An 18 lb Ham

Last year I posted several times about my 18 lb hams. Every time I mentioned them several of you would comment or email about how big an 18 lb ham must be.

The other day I was looking through my food pictures and found a few pictures of one of my 18 lb hams. I thought since Easter was coming up, and many of you will be cooking ham, that it would be a good time to share the pictures of what an 18 lb ham looks like, but I was not sure anyone would care about an 18 lb ham.

So, I asked last night on Facebook if I should post about my hams and many readers responded that yes they were curious and wanted to know.

So, here is one of my 18 lb hams.

That is a large kitchen aid roaster pan and the ham takes up basically the whole pan.

Our hams are not fully cooked hams. You can not cut a piece of this off and eat it like you would most of the hams that you buy at the store. It is raw and has to be cooked.

Technically they are not fresh hams because they have been smoked and seasoned by the butcher that processes our meat for us. But they are still basically raw and not ready to eat as is.

Sometime, I will post exactly how I cook my hams, but I will say an 18 lb raw ham is hard to cook. Mainly because it is so large that it does not cook very evenly. And raw hams have to cook for quite a few hours as it is, add on the 18 lb thing, and they take forever to cook.

I really prefer smaller hams, but some times our hogs end up being a bit larger and we get really large hams. Last year I actually had four 18 lb hams.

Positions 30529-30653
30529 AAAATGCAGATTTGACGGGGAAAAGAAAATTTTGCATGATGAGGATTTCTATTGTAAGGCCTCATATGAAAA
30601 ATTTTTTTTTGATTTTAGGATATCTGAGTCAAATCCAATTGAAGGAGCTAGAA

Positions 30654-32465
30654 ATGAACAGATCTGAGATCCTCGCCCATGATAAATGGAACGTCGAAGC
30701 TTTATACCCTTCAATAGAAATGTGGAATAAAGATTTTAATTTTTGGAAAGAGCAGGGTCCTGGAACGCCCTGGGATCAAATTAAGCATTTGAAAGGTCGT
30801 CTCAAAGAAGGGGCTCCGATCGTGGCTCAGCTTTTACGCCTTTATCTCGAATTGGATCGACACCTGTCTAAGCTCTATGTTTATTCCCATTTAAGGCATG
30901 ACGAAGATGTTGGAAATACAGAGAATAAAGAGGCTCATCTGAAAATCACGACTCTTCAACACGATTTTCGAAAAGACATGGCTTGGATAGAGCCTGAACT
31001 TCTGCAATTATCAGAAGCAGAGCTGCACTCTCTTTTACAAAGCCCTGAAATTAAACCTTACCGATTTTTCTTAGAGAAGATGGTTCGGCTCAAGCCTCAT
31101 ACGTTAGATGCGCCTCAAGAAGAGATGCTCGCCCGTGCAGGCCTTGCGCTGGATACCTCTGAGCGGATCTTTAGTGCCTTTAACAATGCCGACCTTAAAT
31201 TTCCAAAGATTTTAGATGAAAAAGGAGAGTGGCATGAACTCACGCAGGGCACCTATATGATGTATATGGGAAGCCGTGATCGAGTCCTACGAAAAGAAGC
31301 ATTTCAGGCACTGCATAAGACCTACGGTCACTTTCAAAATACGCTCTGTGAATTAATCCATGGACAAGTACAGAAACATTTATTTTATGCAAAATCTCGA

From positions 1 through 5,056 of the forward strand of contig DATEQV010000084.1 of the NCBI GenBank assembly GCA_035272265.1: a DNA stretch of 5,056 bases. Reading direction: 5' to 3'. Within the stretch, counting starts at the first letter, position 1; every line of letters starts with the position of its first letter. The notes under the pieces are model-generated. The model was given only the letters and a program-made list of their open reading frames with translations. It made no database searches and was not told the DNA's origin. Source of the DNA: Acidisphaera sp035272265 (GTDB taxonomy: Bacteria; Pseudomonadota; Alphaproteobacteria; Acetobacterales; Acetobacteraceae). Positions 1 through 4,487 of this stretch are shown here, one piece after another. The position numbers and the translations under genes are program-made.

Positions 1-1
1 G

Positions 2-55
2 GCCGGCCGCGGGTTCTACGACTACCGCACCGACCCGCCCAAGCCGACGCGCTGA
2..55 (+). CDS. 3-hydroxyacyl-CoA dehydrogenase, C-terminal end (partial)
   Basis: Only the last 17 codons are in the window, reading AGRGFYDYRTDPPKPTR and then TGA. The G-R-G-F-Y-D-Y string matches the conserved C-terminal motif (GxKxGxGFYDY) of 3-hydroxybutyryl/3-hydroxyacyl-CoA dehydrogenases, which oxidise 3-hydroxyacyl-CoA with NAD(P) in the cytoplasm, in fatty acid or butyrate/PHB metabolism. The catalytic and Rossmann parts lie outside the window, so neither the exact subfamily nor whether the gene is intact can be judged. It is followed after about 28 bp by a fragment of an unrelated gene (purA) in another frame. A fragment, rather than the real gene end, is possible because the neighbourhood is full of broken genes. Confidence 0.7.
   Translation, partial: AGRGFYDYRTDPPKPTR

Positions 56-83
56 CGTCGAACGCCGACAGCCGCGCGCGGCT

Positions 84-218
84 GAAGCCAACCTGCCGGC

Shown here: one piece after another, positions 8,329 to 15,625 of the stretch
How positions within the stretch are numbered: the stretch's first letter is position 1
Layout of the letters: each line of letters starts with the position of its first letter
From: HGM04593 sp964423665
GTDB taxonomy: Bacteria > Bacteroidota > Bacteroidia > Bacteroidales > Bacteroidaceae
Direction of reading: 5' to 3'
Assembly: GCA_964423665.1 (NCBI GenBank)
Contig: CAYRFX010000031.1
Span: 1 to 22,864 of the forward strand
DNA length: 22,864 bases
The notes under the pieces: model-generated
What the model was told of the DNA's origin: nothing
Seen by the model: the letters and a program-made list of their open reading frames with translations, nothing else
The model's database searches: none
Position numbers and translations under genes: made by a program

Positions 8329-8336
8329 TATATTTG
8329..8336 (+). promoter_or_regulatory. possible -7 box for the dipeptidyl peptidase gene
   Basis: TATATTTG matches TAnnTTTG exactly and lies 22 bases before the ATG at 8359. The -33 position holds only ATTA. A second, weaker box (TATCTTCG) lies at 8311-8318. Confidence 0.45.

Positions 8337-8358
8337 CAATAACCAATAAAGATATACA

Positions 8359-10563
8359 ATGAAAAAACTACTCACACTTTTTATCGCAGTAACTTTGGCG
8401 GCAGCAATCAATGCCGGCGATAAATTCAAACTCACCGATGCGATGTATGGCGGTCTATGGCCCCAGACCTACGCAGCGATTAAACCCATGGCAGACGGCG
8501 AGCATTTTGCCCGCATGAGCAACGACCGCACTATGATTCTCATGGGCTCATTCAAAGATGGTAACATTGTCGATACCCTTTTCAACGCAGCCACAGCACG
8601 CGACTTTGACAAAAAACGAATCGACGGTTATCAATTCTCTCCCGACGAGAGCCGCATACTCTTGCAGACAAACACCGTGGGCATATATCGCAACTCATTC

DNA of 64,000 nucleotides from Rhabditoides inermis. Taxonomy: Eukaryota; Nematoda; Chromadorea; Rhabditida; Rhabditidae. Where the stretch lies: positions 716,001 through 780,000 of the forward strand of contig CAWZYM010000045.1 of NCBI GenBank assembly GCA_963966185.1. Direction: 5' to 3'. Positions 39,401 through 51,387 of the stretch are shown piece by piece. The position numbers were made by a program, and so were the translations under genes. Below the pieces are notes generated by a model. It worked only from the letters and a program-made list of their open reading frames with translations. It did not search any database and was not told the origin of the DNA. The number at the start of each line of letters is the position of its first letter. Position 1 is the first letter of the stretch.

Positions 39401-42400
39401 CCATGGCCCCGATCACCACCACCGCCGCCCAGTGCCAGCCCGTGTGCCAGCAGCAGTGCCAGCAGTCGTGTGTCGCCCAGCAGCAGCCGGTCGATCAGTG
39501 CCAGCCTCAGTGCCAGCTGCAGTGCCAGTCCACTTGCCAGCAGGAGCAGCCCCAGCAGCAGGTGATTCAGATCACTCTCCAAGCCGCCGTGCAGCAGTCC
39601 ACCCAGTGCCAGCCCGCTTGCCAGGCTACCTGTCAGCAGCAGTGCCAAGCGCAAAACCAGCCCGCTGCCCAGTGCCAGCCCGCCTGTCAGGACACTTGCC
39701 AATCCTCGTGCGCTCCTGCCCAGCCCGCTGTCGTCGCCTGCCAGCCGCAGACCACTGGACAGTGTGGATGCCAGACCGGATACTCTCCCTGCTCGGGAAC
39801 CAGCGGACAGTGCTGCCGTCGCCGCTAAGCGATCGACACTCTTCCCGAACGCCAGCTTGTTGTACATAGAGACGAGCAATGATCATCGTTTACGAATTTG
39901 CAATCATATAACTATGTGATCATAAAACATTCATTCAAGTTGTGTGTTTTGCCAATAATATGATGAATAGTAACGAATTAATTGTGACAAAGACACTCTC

You see each hog has two hams, basically each ham is half of the backside. We always have each half cut into half  and two hams become four. So, my 18 lb ham was really a 36 lb ham and that means I had about 72 lbs of ham from one hog last year.

Yes, that was one large hog. Any guesses why I am tired of ham.

Thankfully the hogs we butchered this year were smaller, so my hams were smaller. I was quite relived when I saw hams that were closer to 12 lbs this year.

And for those of you thinking that an 18 lb ham must be really fatty, ours are not. We are very careful what type of hogs we raise and we are extremely picky on what we feed our hogs. Our meat is usually very lean meat.

This is what the ham looks like after it is cooked. I will post my favorite glaze for ham next week. It is really good.

The taste and texture of a ham like this is really different than the hams most people are used to, but they are very good.

So, has anyone else cooked an 18 lb ham before?

Lynn's Kitchen Adventures

Comments

  1. AllieZirkle says:

    How fun to see pictures of such a large piece of meat!

  2. It sure would take a heavy-duty roasting pan to get that thing out of the oven safely. There’s enough pork in that pan to satiate Congress. I’ll bet you’ve got some great stories to tell of the feast you had with it!

  3. My SIL sent my brother to the store with a detailed list. She didn’t specify the size of ham and he came home with WHOLE ham–32 pounds–frozen solid. It didn’t fit in their oven, the fridge, or any pan that they owned. They decided to hack it into chunks the best they could (still frozen solid) with the help of an ax.